“He said, ‘I can’t believe she would do that when she has a son that’s a first grader. Why would she do that to other kids?’ He is just in disbelief. They just traumatized and abused my kid.’

Anthony is demanding the school release surveillance footage that documents Rayburn engaging in child abuse and confirms school administrators are complicit in the abuse.

“To cover their tracks, they said they had to put him in a restraint hold and they were required to do that, but because you are licensed person to put children in restraints it does not give you the right to abuse kids, throw them across the room and choke them – you are not shielded like that, you are not exempt.”

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The incident with the special ed teacher that has left Chase traumatized comes after a string of incidents in which officials at Lowry Elementary School harassed and intimidated the father and son following their refusal to comply with onerous Covid restrictions and masks mandates.

After Colorado Governor Jared Polis declared “the [Covid] emergency is over” the state on December 10 and rescinded the indoor mask mandate, Anthony Chavez made clear to the school staff that his son would no longer wear face coverings on school premises. The declaration marked the first day of what would become an ongoing battle with the school district that refused to acknowledge the state’s policy.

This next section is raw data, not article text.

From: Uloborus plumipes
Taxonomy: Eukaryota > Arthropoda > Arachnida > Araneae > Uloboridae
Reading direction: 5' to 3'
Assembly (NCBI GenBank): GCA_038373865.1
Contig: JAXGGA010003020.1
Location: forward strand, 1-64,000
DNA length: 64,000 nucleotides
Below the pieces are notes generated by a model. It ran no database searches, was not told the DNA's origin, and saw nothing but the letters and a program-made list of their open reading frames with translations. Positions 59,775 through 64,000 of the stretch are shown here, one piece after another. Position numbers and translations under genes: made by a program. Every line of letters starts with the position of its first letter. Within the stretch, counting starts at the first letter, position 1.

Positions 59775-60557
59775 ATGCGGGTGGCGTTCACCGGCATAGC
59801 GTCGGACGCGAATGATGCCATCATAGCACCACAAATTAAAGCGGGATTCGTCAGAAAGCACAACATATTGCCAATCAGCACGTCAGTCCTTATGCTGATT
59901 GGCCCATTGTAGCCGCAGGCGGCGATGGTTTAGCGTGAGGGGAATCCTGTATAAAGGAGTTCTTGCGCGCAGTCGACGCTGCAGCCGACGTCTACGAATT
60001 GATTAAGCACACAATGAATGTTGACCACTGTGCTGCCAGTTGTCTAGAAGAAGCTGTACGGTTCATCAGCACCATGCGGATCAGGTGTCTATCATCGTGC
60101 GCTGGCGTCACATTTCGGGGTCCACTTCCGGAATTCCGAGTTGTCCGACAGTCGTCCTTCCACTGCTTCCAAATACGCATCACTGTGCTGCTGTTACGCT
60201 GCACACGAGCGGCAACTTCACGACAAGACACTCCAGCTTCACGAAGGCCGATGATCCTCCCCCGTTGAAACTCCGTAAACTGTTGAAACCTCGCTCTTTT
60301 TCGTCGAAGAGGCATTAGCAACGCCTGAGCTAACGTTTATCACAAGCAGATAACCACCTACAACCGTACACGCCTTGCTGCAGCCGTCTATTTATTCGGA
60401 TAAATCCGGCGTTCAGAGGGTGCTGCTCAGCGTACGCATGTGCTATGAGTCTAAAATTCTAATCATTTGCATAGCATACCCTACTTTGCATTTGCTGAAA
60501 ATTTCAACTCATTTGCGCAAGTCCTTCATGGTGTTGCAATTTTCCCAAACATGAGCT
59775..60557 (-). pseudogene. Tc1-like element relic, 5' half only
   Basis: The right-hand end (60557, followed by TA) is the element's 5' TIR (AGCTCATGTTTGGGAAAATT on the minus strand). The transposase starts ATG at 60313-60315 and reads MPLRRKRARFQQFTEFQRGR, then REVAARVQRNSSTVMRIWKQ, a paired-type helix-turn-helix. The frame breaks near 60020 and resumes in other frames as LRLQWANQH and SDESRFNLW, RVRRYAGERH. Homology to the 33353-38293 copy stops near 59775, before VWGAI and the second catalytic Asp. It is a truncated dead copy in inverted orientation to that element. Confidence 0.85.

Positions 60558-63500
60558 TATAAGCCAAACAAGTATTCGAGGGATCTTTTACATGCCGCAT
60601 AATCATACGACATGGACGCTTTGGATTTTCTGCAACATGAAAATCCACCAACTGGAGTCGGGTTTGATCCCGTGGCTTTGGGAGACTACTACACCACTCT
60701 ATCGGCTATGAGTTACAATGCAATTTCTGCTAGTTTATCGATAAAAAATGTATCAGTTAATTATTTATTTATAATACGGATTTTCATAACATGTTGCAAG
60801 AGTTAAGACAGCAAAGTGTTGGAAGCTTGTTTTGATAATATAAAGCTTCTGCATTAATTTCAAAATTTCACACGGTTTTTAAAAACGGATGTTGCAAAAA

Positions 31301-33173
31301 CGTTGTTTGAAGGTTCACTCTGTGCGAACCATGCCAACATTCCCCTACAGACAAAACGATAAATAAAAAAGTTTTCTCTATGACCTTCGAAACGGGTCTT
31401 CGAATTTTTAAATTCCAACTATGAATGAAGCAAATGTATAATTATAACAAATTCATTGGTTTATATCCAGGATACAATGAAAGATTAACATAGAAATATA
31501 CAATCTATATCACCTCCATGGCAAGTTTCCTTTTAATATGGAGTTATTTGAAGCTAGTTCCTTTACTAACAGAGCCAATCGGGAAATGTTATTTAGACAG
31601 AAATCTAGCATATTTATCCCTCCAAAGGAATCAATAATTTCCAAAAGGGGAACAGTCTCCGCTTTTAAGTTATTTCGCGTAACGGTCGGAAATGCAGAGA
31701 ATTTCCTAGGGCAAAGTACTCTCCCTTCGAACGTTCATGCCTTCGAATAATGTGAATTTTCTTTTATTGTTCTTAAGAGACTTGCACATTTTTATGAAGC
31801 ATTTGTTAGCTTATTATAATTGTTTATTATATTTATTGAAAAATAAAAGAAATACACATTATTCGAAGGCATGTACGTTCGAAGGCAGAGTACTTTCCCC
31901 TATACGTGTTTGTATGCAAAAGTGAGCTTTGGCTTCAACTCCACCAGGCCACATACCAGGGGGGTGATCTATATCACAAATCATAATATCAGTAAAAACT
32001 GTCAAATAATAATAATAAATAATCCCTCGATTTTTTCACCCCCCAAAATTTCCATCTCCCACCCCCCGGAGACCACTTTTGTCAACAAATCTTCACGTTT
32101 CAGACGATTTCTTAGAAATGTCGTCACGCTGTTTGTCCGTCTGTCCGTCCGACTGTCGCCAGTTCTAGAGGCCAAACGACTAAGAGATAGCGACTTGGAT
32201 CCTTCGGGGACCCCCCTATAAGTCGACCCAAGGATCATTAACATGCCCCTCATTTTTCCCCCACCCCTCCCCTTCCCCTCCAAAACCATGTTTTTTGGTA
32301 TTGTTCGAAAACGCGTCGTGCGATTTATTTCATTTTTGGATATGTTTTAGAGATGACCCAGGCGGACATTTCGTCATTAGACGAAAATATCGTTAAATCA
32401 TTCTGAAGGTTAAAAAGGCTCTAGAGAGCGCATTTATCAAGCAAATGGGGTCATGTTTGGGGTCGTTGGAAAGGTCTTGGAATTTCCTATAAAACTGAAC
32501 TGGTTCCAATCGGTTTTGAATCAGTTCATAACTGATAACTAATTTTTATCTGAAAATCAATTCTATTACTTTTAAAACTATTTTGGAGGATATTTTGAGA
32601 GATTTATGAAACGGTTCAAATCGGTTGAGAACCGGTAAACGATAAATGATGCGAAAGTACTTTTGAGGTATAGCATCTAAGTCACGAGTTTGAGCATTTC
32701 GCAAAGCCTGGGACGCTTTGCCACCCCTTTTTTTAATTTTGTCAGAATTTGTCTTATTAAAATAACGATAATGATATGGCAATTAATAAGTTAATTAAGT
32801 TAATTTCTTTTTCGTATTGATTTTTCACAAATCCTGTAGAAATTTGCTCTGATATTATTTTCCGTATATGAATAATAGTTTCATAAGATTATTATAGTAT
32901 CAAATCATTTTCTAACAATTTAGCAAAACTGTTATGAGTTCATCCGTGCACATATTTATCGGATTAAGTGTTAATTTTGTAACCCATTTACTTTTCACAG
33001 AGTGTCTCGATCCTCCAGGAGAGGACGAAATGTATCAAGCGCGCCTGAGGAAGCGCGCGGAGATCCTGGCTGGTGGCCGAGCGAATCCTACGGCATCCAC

Each day that Chase attended school without a mask, his father received notice that he was coerced to put a mask on.

On December 14, Chris, a worker with ConnectUs, a nonprofit organization “dedicated to the social and emotional well-being of children,” oversaw students playing during Lowry students during recess when he put Chase in a restraint hold for not wearing a mask.

Anthony filed a complaint on Chris with the school board and demanded Chris be terminated for child abuse.

Days later, Anthony was assured by ConnectUs Executive Director Stefanie Schiff that Chris would no longer be working at his son’s school.

But Chase continued to be marginalized, bullied and coerced to comply at school.